SIOUX CITY | As a young girl growing up in Ankeny, Iowa, Tessa Kleene loved to trick-or-treat with her two sisters every Halloween.
"One year, we went as characters from 'The Wizard of Oz,'" she remembered with a laugh. "One sister was the Tin Man, another sister was the Scarecrow. Me? I was Dorothy."
Yet Kleene, the registered dietitian for Hy-Vee's Sioux City store at 3301 Gordon Drive, acknowledged some children don't have fond memories of Halloween.
"There are approximately 5.9 million children who have food allergies," she said. "That means one in 13 children will have some sort of food allergy, or about two in every classroom."
According to Food Allergy Research & Education (FARE), a food allergy is a medical condition in which food triggers a harmful immune response. While more than 170 foods can cause an allergic reaction, milk, eggs, tree nuts, wheat, soy, fish and crustacean shellfish are the main culprits for food-related allergies in the United States.
"A reaction can range from anything from a rash to the tightening of a throat or, in the most extreme cases, even death," Kleene explained.
This is why she's proud that Hy-Vee stores are participating in the Teal Pumpkin Project, a nationwide awareness campaign started by FARE four years ago.
"We are encouraging people to paint a pumpkin teal and put it on their porch," Kleene said. "This will indicate to trick-or-treaters that safe, non-food treats will be available for kids with allergies."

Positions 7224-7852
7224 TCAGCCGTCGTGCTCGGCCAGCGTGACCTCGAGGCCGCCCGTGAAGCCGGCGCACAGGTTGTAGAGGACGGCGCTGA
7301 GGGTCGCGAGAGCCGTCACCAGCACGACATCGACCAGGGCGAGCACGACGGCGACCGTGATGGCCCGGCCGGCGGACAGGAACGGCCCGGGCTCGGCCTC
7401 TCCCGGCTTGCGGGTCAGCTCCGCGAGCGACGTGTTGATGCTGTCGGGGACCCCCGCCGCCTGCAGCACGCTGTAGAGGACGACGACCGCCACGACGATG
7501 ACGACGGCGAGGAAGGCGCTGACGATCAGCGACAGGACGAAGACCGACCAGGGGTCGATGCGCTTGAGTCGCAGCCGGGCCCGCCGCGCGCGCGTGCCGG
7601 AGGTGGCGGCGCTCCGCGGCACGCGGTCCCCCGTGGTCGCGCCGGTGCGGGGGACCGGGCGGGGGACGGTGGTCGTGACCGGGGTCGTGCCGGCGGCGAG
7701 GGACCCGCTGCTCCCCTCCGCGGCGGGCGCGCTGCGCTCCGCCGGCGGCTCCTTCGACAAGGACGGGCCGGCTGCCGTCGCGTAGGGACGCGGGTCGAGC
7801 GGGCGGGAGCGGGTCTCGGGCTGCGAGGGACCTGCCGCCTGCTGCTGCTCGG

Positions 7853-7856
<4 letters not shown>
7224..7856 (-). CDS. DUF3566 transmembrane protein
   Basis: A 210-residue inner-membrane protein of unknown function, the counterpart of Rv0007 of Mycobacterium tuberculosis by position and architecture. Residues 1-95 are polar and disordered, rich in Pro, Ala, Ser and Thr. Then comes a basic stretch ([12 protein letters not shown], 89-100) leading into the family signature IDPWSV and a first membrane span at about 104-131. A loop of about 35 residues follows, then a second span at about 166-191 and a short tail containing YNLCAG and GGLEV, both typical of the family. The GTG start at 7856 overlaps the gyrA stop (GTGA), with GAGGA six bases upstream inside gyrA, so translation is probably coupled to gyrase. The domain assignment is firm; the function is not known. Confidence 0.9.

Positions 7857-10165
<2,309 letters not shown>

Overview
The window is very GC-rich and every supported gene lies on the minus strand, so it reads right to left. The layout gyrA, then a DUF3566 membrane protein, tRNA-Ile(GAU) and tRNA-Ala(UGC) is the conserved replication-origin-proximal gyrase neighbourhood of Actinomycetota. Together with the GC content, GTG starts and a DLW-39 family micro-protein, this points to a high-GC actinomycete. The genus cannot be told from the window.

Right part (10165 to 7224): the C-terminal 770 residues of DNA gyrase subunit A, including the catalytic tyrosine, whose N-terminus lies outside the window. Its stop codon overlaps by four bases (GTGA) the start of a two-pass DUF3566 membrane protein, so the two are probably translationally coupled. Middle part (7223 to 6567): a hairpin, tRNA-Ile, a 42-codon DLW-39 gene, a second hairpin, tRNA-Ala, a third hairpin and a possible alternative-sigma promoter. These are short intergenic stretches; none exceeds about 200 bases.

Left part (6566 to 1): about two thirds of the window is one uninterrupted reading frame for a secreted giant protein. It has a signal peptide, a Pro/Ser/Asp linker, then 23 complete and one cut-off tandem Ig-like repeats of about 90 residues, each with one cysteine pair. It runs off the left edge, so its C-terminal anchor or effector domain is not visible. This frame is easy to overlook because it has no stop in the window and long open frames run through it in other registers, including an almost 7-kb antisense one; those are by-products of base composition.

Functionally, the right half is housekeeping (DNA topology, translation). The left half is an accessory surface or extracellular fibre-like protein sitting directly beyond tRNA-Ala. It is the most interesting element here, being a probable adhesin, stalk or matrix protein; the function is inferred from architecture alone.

If a person doesn't want a teal pumpkin, he can simply download a Teal Pumpkin Project logo from www.foodallergy.org, placing it on a window or door.
"This way, kids with food allergies can easily identify which house are safe for them," Kleene said.
Households participating in the Teal Pumpkin Project are encouraged to have non-food items to hand out to trick-or-treaters. Such treats can be Halloween-themed stickers, stencils, glow sticks or bouncy balls.
"Even a pair of vampire teeth will make a fun item this Halloween," Kleene suggested.
Indeed, many Hy-Vee stores have shelf space dedicated to participating Teal Pumpkin Project households. A few days before Halloween, the Gordon Drive Hy-Vee still had teal pumpkin painting kits, toys and, yes, plastic vampire teeth.
Plus the store also had a wide assortment of candy.
Kleen said Teal Pumpkin Project households can still pass out candy to trick-or-treaters.
"Sure, just play it safe by keeping food and non-food items in separate containers," she explained. "Them you can give children a choice, or ask if they have food allergies before deciding what to give."
The number of kids experiencing food allergies has been on the rise for years. The Centers for Disease Control and Prevention reports that food allergies in children has increased 50 percent between 1997 and 2011. Plus the prevalence of peanut or tree nut allergies has more than tripled for U.S. kids between 1997 and 2008.
"The problem is only getting worse," Kleene said. "It's why such awareness programs like the Teal Pumpkin Project are so important.
"After all, Halloween is more about having fun with your friends and family than it is about the candy," she added.